The connectors you’ve used are designed to be used with 3/8″ metal-clad (MC) cable. There are several different types of box connectors for NM cable. You’ll want to edit your post with the correct parts, or with a disclaimer at the beginning, noting that you’ve used parts that could be dangerous.

  2. Walt Says:

    This is a fire hazard unless you include a circuit breaker in it, or plug in into a real outlet strip.

  3. Marshall Says:

    Great idea.
    An observation for safety – you used clamps designed for conduit. The screw can penetrate the romex/insulation and cause a short. This will happen sooner if your setup is moved frequently. Please replace the clamps with those designed for romex.
    Take care,
    Marshall

  4. Henry Says:

    Everything about this build is a bad idea

  5. Homemade power strip - machine quotidienne Says:

    […] Chris Kaufmann’s interesting take on the power strip involves outlet and switch boxes spaced along a cord. Great step-by-steps on the project site. […]

  6. Chris Says:

    You’re right about the clamps, of course – I picked up the wrong ones at the store and ended up re-doing the entire strip after taking all these pictures. (And it is plugged into a real surge suppressor). Finally, this is *never* moved, so I didn’t mind using romex which shouldn’t ever be moved unless it’s covered (I think).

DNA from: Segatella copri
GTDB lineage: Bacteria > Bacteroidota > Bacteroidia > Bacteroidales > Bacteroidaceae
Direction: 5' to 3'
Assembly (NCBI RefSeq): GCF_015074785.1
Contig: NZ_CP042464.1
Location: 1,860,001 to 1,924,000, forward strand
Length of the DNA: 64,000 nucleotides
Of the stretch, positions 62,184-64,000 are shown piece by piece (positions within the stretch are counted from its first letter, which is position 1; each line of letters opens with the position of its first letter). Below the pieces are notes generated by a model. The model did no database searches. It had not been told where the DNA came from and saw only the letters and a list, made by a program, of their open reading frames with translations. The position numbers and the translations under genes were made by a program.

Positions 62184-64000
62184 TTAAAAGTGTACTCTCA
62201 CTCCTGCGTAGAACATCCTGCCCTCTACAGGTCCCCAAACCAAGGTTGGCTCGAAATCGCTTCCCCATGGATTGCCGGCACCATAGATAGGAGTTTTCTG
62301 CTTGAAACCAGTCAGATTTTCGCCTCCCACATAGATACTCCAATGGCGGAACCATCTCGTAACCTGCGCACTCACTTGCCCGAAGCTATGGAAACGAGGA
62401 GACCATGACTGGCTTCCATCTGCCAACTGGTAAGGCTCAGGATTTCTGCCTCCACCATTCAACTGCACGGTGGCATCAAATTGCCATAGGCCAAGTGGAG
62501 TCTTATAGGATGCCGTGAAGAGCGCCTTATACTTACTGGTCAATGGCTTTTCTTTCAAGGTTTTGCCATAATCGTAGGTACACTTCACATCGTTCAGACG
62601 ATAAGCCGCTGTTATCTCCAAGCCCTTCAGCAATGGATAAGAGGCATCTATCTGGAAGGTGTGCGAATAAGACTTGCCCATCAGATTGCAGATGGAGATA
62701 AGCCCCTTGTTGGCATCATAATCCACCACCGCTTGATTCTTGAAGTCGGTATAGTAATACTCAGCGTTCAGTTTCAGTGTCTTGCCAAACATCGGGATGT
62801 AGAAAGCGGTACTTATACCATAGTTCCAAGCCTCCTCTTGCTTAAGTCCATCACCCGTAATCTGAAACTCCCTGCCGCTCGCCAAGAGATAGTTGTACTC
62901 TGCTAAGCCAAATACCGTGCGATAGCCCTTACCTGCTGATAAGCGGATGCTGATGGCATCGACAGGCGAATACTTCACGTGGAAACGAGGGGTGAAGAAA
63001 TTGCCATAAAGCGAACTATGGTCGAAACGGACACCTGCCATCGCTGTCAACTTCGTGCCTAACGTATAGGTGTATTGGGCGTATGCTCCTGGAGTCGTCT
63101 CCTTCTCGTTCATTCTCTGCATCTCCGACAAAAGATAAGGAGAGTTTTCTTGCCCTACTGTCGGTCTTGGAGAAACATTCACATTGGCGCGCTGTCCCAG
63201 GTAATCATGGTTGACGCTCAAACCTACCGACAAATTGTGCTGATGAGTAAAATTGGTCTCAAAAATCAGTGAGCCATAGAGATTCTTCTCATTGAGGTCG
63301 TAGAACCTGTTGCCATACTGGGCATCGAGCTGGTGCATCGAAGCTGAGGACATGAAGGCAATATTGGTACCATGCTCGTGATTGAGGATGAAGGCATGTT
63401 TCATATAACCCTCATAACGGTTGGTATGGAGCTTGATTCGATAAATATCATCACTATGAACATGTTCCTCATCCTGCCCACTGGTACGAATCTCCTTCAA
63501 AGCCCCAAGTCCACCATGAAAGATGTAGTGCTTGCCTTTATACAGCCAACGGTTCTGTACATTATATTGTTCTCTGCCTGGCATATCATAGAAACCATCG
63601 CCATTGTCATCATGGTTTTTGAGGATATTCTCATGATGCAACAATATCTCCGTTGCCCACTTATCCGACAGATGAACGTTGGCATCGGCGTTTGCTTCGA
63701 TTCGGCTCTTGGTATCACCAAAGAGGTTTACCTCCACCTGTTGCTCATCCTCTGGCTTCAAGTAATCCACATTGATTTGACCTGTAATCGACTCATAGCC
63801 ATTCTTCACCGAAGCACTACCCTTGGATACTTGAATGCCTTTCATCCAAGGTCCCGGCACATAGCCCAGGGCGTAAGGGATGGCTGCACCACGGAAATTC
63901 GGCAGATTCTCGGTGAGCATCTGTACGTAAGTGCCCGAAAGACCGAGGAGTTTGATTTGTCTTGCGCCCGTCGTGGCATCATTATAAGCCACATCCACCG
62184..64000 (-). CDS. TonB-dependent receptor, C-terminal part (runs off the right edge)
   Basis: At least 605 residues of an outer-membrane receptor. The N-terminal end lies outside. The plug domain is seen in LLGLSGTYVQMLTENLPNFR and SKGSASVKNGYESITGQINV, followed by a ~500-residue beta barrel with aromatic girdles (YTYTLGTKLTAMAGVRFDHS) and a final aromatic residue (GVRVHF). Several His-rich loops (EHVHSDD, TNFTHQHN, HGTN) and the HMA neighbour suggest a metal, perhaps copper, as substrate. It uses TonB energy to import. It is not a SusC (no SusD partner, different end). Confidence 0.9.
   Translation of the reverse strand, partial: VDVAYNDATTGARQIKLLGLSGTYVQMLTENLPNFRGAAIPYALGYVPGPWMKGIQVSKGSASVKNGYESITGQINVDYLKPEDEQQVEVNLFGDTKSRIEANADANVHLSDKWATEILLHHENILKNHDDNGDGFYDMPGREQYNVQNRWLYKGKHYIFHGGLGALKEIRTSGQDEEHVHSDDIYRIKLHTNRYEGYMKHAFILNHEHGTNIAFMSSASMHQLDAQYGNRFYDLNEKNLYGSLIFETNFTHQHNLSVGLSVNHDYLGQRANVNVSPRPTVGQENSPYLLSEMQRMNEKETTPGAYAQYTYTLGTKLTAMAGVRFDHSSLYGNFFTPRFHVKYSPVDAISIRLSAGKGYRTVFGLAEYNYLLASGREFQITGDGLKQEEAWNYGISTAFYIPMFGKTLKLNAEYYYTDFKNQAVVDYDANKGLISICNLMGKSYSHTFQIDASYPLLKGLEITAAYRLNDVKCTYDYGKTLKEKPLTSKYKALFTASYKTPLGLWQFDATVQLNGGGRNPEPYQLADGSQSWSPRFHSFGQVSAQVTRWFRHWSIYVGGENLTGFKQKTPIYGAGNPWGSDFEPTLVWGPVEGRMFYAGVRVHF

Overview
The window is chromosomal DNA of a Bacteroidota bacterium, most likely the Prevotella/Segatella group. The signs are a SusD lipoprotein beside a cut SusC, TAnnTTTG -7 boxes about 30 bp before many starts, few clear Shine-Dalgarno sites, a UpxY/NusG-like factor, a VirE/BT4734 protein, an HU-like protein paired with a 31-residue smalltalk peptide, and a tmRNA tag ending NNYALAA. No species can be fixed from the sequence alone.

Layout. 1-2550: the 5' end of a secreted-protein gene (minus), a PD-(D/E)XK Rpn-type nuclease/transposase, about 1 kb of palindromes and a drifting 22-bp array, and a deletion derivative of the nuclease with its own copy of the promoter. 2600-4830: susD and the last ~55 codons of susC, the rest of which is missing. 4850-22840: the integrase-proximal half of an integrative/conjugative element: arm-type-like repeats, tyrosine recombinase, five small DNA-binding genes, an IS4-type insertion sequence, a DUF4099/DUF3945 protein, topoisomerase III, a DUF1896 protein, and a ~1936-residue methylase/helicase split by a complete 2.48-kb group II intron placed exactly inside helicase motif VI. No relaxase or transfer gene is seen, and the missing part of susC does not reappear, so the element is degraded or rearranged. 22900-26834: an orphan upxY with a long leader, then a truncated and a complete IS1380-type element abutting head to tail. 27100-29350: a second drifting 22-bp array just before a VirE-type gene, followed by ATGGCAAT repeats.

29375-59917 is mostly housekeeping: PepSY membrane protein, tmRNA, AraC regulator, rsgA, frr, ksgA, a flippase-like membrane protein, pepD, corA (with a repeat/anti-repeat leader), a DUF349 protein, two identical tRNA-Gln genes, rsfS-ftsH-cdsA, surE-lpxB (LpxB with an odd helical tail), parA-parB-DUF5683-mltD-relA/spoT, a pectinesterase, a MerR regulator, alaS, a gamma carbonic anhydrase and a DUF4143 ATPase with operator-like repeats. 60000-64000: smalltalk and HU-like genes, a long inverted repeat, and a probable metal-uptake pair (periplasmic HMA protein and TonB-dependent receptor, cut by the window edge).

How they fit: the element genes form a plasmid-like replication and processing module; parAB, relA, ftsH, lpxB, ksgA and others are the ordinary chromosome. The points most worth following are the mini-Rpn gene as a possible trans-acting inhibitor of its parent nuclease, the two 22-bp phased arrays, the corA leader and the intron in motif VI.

7. Nick Says:

    I was looking at building this for my line dancing group, but now that I see the comments, I don’t think I will. It doesn’t seem to make sense to me if it has to be plugged into a real surge suppressor.

    If I used a panduit power box, and the kind of plug that has the reset button/breaker in it, would I have to wire it up any differently?

  8. Ivan Says:

    Nice Job on the power strip build! However, it might be beneficial if you ground the metal boxes. To do so you can simply remove the plastic ring that holds the two attachment screws on the receptacle or you can tie the bare wire into the metal box using a grounding screw.

    Also where did you acquire your supplies? All the supply houses in my area don’t carry Pass & Seymour devices.

  9. seansy59 Says:

    #1- You should have used 14ga or 12ga stranded copper cord. You can pick this up at any hardware store for about $0.50 a foot. Its used for power tools and extension cords. NM-B is not for any use except permenatly installed on walls.